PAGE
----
asleep. Dreams haunted her. She tossed and turned. Struggling to see through
a hazy mist, she found herself hovering near the ceiling of a room in Castle
Athdara. The table, set with a fine, lacy tablecloth, looked whiter than a
field of freshly fallen snow. Golden candlesticks held pale pink tapers the
color of newly-blossomed carnations, each aflame, with drips of melted wax
sliding down the sides. Flickering, the candles cast shadows on the bare
stone walls. Vases full of marigolds, lilies, stalks of wheat, and assorted
roses added color to the room.
Platters of goose drizzling
with red currant sauce, venison with tiny baked kumquats circling it,
bite-sized potatoes and carrots, and the largest rum cake Fiona had ever
seen, drizzling with sugary white icing, sent their tantalizing aromas
throughout the castle. Pewter goblets filled with mead stood in the center
of the table. She heard noises and people started coming into the room.
Fiona looked at the stained glass window and recognized the man as King
Kegan, draped in a heavy wine-red robe with white fur trim. A crown of the
purest gold, decorated with rubies, sapphires and emeralds sat atop his
head; on his arm, his wife, the Queen. Sticking out from behind her ear was
a sprig of posies and ferns. A few children scurried about, all dressed in
royal robes. Even the baby looked regal with pink ribbons tied in her golden
curls and a headband of tiny pink and white rosebuds. Pea-sized golden bells
hung from the ends of the ribbons and tinkled softly whenever she shook her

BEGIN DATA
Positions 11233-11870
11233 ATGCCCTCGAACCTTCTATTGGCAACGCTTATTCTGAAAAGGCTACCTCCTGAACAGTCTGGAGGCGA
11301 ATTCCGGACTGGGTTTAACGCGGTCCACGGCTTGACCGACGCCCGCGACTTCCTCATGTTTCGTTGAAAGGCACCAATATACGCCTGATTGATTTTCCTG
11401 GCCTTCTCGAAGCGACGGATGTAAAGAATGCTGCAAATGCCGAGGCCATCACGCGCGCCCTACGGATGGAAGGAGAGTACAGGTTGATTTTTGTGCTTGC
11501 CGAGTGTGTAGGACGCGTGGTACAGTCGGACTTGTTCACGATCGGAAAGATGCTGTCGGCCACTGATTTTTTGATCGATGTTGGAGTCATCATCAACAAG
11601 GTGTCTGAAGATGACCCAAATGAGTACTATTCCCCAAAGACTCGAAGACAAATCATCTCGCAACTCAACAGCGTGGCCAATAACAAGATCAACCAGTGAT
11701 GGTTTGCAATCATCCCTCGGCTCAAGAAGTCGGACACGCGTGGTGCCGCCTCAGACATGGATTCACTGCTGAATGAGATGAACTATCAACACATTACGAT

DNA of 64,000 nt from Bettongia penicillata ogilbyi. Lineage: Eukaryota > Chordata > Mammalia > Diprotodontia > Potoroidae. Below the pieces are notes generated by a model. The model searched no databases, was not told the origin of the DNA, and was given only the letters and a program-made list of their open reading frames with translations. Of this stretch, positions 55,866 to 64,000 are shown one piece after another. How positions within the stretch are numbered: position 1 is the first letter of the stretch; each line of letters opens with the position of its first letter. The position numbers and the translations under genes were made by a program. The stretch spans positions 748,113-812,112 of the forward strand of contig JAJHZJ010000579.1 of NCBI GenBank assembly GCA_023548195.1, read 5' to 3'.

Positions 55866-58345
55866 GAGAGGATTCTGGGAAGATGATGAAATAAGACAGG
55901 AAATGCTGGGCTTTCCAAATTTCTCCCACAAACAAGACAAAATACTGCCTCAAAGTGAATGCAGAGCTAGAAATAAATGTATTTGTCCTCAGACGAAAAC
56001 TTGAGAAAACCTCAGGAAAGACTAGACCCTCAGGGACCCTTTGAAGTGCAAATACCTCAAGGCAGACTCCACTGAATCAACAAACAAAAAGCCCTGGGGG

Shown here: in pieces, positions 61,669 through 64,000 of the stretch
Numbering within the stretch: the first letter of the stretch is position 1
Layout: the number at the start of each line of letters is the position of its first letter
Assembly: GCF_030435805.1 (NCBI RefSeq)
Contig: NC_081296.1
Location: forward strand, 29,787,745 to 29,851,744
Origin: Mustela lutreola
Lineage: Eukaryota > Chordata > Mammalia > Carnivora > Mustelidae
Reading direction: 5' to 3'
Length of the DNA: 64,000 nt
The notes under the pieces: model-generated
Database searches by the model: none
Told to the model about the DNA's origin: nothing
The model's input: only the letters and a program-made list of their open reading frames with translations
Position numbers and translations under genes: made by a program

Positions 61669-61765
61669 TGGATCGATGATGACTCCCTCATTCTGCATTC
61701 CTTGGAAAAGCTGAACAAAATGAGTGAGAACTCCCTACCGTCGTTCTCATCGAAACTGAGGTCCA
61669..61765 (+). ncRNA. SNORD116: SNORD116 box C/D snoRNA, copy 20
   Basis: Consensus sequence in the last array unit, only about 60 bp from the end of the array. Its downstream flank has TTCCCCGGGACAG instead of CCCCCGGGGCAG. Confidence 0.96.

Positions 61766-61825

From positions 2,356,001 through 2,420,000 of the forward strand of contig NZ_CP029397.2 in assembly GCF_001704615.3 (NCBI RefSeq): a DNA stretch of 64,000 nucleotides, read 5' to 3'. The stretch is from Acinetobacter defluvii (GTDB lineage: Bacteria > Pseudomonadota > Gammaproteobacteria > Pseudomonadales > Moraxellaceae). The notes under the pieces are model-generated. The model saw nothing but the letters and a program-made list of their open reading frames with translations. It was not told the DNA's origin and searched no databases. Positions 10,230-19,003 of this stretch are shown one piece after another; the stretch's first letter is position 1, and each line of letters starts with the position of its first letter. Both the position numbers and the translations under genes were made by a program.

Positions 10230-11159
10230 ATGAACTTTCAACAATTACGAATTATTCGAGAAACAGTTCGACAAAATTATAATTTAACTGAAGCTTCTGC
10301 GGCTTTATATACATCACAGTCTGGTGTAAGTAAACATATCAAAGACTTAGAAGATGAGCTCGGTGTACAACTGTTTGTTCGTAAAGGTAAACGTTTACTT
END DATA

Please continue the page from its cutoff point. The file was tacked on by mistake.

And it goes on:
head. From the height of the ceiling, Fiona thought they looked like
purplish-red rats, running about, in search of something to eat.
Jugglers and jesters stood
near a roaring fireplace, entertaining the family and friends as they
prepared to eat. They gathered around the table, along with several other
men and women, all seemingly of noble birth.
No sooner had they seated
themselves than sounds of alarm shouted from other parts of the castle. The
queen, sensing danger, gathered her children and escorted them out of the
room, down a small hallway and into another room. Men armed with wooden
shields and shiny steel swords rushed into the dining room, swinging their
sharp blades at everything and everyone they saw. Within minutes the king
lay dying, surrounded by his slaughtered guests. Fiona heard screams coming
from the hallway and knew the queen and the children met the same fate.
She sobbed out loud. A deep
sadness overcame her as she watched the king’s last breaths. He lifted his
head and looked directly into her eyes before a sword sliced through his
neck. Fiona cringed with terror, glad she couldn’t be seen. She watched as
an intruder ripped the necklace off. Others carried the bodies of his wife
and children through, tossing them like piles of rubbish on top of the king.
Before setting the room on
fire, one of the men doused the dead family with oil. Fiona floated away
from the scene of horror amid thick smoke and roaring flames of orange and
Fiona opened her eyes and sat
up. Teardrops trickled down her cheeks. She wiped them away. “Wow. I’m glad
that was only a dream.” She knew she had to get the jewel, all of the
jewels, and return them to the orb, if for no other reason than to honor her
ancestor, King Kegan.